Table of Contents
- MRSA infections facts
- What is methicillin-resistant Staphylococcus aureus (MRSA)?
- What is methicillin-resistant Staphylococcus aureus (MRSA)? (Continued)
- How many strains of MRSA are there?
- What does a MRSA infection look like?
- What are the risk factors for MRSA infections?
- What are the signs and symptoms of a MRSA infection?
- Is a MRSA infection contagious?
- How is a MRSA infection transmitted or spread?
- What tests do medical professionals use to diagnose a MRSA infection?
- What types of doctors treat MRSA infections?
- How should caregivers treat MRSA patients at home?
- What is the treatment for a MRSA infection?
- What is the treatment for a MRSA infection? (Continued)
- What is the prognosis of a MRSA infection?
- How can people prevent a MRSA infection?
- What are the potential complications of a MRSA infection?
- What is a superbug?
- Where are other MRSA information sources?
What tests do medical professionals use to diagnose a MRSA infection?
Most doctors start with a complete history and physical exam of the patient to identify any skin changes that may be due to MRSA, especially if the patient or caretaker mentions a close association with a person who has been diagnosed with MRSA. If possible, a sample of pus from a wound, blood, or urine is sent to a microbiology lab and cultured for S. aureus. Deep infections (such as bone) may require removal of a piece of tissue for testing (biopsy). If S. aureus is isolated (grown on a petri plate), the bacteria are then exposed to different antibiotics, including methicillin. S. aureus bacteria that grow well when methicillin is in the culture are termed MRSA, and the patient is diagnosed as MRSA-infected. Often there is no material to culture, and doctors treat the person with antibiotics that kill MRSA as well as more common bacteria until more information is available. This is called empiric therapy, meaning that doctors make their best guess on what bacteria are likely to be the cause of infection, until the bacteria have been definitively identified.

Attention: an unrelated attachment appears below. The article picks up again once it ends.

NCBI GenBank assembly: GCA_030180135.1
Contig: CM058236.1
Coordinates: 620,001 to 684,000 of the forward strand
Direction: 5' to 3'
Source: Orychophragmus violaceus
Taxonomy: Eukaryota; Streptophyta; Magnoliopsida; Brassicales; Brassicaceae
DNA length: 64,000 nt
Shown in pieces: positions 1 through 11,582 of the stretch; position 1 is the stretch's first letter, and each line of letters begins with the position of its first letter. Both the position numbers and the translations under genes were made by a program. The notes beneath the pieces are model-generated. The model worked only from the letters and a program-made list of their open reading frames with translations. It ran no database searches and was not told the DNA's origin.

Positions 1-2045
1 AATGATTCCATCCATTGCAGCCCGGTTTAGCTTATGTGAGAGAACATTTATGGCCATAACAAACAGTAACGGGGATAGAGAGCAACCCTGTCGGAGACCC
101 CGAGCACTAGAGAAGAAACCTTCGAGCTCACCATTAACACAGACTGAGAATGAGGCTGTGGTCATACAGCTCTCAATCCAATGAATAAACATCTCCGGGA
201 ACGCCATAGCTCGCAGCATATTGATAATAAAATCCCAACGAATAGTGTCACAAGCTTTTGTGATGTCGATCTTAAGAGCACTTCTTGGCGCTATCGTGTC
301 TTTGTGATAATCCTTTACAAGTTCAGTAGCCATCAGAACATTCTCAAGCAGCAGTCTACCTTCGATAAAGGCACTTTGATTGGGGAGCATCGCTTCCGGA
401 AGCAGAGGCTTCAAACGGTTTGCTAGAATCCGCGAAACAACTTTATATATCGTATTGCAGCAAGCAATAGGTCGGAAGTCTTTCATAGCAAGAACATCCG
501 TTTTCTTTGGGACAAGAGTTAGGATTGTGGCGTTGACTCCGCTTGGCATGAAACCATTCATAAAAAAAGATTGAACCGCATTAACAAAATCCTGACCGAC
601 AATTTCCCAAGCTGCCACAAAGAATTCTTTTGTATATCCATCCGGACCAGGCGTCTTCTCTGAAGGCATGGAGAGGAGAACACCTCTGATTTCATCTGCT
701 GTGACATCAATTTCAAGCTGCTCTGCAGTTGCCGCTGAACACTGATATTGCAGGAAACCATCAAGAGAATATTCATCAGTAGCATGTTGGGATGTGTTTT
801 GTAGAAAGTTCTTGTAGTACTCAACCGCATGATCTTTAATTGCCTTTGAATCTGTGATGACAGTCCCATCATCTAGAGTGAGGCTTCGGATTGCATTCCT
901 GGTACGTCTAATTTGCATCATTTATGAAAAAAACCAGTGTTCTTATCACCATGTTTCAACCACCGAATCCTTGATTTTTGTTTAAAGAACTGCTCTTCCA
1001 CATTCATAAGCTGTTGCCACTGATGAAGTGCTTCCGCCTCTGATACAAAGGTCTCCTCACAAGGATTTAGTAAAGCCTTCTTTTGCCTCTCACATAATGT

Some hospitals may screen patients for carrying MRSA, so that precautions can be taken to avoid spreading MRSA. The same procedure is done by swabbing the skin or inside the nose. These tests help distinguish MRSA infections from other skin changes that often appear initially similar to MRSA, such as spider bites or skin changes that occur with Lyme disease. Many MRSA infections get mistaken for a spider bite. This can cause delayed or incorrect treatment and progression of the MRSA infection.
There are rapid screening tests that can detect the presence of MRSA DNA material (polymerase chain reaction, PCR) in a blood sample in as little as two hours. The test is able to determine whether the genetic material is from MRSA or from less dangerous forms of staph bacteria. It may allow hospitals to start precautions early. It may also allow doctors to quickly tailor the antibiotics to only what is needed; this reduces unnecessary antibiotic use and helps reduce antibiotic resistance. It also may reduce side effects and costs of unnecessary antibiotics. These tests cannot be used alone for the diagnosis of a MRSA infection. They do not provide important details about the antibiotics to which the specific strain is susceptible.